Gold on Wednesday traded below $1,900 an ounce, a psychologically important round number, as positive momentum for stocks and a strengthening dollar undercut appetite for bullion, risking a further break in a bullish trend line in the precious commodity.
“A rallying U.S. dollar index recently and a rebound in global stock markets at midweek are bearish elements for the precious metals markets,” wrote Jim Wyckoff, senior analyst at Kitco.com.
“Silver has seen its near-term price uptrend...negated this week and gold is in serious danger of seeing its near-term uptrend ending,” the Kitco analyst wrote.
December gold traded $21.40, or 1.1%, lower at $1,886.40, deepening its march to its late-July lows after the metal skidded 0.2% on Tuesday.
Meanwhile, December silver tumbled 98 cents, or 4.1%, to trade at $23.53 an ounce, following a 0.6% gain on Tuesday.
Precious-metal prices have been under selling pressure since the start of the week as rising cases of COVID-19 in Europe and in the U.S., helped to fuel an unwind of profitable bets on gold and silver, and into dollars—a shift that further weighed on gold buying.
The U.S. dollar was up 0.1% on Wednesday, looking at a weekly gain of 1.3%, as measured by the ICE U.S. Dollar Index, a measure of the buck against a half-dozen currencies.
Experts said that comments from Chicago Federal Reserve President Charles Evans, who implied in the a speech that the Fed could lift benchmark interest rates, which currently stand at a range between 0% and 0.25%, sooner than the market expects.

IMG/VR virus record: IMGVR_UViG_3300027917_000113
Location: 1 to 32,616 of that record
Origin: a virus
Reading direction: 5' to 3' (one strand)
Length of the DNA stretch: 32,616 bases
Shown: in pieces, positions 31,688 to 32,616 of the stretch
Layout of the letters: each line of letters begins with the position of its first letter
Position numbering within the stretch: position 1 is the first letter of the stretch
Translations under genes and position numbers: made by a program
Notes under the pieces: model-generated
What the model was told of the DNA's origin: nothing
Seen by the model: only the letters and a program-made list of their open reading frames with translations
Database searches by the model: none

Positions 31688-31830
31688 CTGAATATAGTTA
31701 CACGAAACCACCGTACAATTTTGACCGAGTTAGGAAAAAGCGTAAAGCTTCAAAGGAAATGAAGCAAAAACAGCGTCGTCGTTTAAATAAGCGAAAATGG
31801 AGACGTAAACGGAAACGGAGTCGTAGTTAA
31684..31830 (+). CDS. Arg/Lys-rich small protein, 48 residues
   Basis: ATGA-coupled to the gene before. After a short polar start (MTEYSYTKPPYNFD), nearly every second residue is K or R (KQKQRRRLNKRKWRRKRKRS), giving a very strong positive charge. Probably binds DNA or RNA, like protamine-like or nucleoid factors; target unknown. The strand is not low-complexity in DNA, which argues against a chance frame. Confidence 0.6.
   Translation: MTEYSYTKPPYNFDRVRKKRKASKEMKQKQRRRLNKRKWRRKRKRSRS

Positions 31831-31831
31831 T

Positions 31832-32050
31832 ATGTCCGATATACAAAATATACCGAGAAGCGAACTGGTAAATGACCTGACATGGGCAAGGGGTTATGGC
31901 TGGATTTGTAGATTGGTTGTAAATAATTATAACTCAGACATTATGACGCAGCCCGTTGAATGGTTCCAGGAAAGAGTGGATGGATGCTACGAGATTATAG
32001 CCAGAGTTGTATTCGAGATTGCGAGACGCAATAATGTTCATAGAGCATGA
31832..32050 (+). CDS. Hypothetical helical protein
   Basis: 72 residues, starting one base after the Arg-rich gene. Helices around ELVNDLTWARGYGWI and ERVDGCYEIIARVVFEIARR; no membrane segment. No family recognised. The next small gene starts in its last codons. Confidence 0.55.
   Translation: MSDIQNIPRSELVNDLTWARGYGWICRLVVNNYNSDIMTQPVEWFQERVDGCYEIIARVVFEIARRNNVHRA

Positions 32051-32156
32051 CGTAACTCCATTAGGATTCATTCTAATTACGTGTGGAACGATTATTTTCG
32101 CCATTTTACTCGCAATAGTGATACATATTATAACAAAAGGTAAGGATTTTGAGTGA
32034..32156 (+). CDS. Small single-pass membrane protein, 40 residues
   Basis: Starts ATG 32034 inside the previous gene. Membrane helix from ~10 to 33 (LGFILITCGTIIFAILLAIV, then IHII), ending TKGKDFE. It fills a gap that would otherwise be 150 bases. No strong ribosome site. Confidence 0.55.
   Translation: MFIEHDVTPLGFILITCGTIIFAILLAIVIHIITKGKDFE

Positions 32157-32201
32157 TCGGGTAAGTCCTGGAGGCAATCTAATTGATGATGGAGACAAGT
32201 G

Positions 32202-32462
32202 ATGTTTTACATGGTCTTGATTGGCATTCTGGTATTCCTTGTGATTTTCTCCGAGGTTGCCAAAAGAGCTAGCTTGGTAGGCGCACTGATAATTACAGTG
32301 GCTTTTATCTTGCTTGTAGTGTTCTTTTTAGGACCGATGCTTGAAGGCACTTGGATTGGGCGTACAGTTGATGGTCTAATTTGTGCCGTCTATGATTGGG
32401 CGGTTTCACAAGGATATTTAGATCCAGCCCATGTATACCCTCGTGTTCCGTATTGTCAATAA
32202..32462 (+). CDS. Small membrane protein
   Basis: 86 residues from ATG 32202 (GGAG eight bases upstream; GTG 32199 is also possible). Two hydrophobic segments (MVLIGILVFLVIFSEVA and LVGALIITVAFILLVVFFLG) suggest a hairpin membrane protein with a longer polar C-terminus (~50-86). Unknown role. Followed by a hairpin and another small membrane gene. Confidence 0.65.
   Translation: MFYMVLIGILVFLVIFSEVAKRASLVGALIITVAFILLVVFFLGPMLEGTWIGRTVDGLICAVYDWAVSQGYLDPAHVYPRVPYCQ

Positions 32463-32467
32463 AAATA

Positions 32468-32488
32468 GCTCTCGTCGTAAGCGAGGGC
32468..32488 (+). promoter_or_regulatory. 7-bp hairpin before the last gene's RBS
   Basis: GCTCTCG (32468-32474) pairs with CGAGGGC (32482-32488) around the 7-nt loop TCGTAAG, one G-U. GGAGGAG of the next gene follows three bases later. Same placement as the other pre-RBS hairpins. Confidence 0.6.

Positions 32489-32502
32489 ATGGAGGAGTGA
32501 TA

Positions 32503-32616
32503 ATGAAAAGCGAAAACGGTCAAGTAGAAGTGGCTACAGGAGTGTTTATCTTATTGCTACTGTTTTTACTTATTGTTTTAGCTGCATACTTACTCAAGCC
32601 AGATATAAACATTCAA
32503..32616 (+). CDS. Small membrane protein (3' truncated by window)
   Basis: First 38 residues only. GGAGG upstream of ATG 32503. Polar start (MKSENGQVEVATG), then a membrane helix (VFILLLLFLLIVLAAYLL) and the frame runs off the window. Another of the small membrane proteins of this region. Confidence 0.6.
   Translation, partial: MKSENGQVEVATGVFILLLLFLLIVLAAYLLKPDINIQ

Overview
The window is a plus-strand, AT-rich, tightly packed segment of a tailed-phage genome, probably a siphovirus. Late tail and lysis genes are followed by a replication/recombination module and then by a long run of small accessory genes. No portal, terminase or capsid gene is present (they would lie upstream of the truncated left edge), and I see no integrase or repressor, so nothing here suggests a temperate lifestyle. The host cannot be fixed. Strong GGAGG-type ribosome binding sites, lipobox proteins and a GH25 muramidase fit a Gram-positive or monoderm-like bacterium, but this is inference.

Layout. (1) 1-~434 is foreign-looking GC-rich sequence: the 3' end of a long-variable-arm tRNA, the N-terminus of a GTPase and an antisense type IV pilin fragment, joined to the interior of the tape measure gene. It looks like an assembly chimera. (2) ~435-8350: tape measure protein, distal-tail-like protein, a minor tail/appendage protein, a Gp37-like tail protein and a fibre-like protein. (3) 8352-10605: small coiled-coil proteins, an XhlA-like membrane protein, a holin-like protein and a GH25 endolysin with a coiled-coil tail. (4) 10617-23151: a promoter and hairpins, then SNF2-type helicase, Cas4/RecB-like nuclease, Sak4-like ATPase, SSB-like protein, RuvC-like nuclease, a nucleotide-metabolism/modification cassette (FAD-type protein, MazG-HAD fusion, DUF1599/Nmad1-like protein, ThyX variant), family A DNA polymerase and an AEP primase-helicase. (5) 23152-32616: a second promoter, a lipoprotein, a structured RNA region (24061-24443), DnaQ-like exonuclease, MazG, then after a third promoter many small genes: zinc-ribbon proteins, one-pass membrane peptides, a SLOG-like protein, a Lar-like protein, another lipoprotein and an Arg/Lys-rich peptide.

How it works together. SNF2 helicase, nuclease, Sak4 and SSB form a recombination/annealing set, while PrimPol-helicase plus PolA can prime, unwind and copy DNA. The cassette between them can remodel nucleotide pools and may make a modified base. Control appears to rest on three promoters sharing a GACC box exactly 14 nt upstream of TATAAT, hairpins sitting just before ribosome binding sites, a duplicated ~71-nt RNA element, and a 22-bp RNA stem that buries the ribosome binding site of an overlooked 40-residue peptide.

“We could start raising rates before we start averaging 2%, we need to discuss that,” he added, during a discussion sponsored by OMFIF, an international forum for economic policy, on Tuesday.
A number of other Fed speakers are expected on Wednesday, including Chairman Jerome Powell, who will appear before the House Select Subcommittee on the Coronavirus Crisis at 10 a.m. Eastern after providing Congressional testimony on Tuesday.
Global stocks were rising on Wednesday but equities have choppy, with the S&P 500 on Monday narrowly avoiding a close in correction territory—defined as a retreat of 10% from a recent high.
“Gold and silver bulls are confounded this week,” Wyckoff said. “Their markets sold off, along with the global stock markets, on Monday, but then also see selling pressure at mid-week when the world stock indexes are rebounding.”
“It appears the safe-haven metals need a new fundamental spark to jumpstart upside price action. Don’t be surprised if such occurs sooner rather than later,” the analyst said.